As I, though thereby worfe to me redound:
For only in destroying I find ease

To my relentless thoughts; and him destroy'd,
Or won to what may work his utter lofs,
For whom all this was made, all this will foon
Follow, as to him link'd in weal or woe;
In woe then, that deftruction wide may range:
To me fhall be the glory fole among

Th' infernal Pow'rs, in one day to have marr'd
What he Almighty ftil'd, fix nights and days
Continued making, and who knows how long
Before had been contriving, though perhaps
Not longer than fince I in one night freed
From fervitude inglorious well nigh half
Th' angelic name, and thinner left the throng

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Of his adorers: he to be aveng'd,

And to repair his numbers thus impair'd,
Whether fuch virtue spent of old now fail'd
More Angels to create, if they at least

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Are his created, or to spite us more,
Determin'd to advance into our room

A creature form'd of earth, and him endow,

Exalted from fo base original,

With heav'nly spoils, our spoils: What he decreed

He' effected; Man he made, and for him built

Magnificent this world, and earth his feat,

Him lord pronounc'd, and, O indignity!
Subjected to his fervice Angel wings,
And flaming ministers to watch and tend
Their earthly charge: Of these the vigilance
I dread, and to elude, thus wrapt in mist
Of midnight vapor glide obfcure, and pry
In
every
bush and brake, where hap may find
The ferpent sleeping, in whose mazy folds
To hide me, and the dark intent I bring.

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O foul defcent! that I who erft contended

With Gods to fit the high'eft, am now constrain'd

Into a beast, and mix'd with bestial slime,

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To bafeft things. Revenge, at first though sweet,

Bitter ere long back on itself recoils;

Let

Let it; I reck not, fo it light well aim'd,
Since higher I fall short, on him who next
Provokes my envy, this new favorite
Of Heav'n, this man of clay, fon of despite,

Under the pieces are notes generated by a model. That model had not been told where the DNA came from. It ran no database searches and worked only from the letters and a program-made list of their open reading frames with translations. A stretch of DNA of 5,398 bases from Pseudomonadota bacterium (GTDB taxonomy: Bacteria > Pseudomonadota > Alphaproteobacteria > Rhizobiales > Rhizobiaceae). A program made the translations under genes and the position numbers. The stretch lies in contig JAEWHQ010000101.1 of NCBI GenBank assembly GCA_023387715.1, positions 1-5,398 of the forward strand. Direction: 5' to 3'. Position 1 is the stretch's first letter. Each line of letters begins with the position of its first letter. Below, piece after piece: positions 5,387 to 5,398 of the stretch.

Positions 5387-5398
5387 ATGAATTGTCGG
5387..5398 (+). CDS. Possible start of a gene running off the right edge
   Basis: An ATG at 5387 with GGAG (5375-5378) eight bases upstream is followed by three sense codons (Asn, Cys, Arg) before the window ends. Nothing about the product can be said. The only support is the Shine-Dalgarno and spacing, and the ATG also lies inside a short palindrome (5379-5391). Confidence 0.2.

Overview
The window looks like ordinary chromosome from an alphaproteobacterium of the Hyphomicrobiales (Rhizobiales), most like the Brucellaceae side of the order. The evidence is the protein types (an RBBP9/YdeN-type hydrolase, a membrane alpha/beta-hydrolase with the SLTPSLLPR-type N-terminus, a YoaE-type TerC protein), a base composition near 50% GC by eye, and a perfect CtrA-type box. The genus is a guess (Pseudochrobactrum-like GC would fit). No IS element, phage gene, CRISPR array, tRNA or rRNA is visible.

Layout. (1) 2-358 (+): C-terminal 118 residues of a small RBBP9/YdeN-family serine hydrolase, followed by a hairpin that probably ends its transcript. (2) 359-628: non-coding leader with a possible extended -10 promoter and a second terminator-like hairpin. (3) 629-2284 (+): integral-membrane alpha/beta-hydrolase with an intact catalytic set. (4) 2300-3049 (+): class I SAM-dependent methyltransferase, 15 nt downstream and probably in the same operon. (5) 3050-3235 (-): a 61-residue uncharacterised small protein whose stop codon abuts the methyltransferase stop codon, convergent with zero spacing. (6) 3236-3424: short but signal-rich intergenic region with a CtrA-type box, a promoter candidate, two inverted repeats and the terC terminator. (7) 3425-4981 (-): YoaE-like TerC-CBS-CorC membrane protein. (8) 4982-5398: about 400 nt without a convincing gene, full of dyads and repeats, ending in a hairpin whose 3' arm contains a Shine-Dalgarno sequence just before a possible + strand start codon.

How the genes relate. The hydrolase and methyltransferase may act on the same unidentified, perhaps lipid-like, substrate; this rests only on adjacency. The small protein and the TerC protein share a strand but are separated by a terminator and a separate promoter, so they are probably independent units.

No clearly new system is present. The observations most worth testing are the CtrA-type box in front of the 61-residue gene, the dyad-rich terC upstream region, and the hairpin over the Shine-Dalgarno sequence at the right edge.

Whom us the more to spite his Maker rais'd
From duft: fpite then with spite is best repaid.

So faying, through each thicket dank or dry,
Like a black mift low creeping, he held on
His midnight fearch, where fooneft he might find
The serpent: him faft fleeping foon he found
In labyrinth of many a round self-roll'd,

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His head the midft, well stor'd with subtle wiles :
Not yet in horrid shade or dismal den,

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Nor nocent yet, but on the graffy herb
Fearless unfear'd he slept in at his mouth
The Devil enter'd, and his brutal fenfe,
In heart or head, poffeffing foon inspir'd
With act intelligential; but his fleep

Disturb'd not, waiting close th' approach of morn.
Now when as facred light began to dawn
In Eden on the humid flow'rs, that breath'd

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Their morning incenfe, when all things that breathe,
From th' earth's great altar fend up filent praise
To the Creator, and his noftrils fill

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With grateful smell, forth came the human pair,
And join'd their vocal worship to the quire
Of creatures wanting voice; that done, partake
The season, prime for sweetest scents and airs:
Then commune how that day they best may ply
Their growing work: for much their work outgrew

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The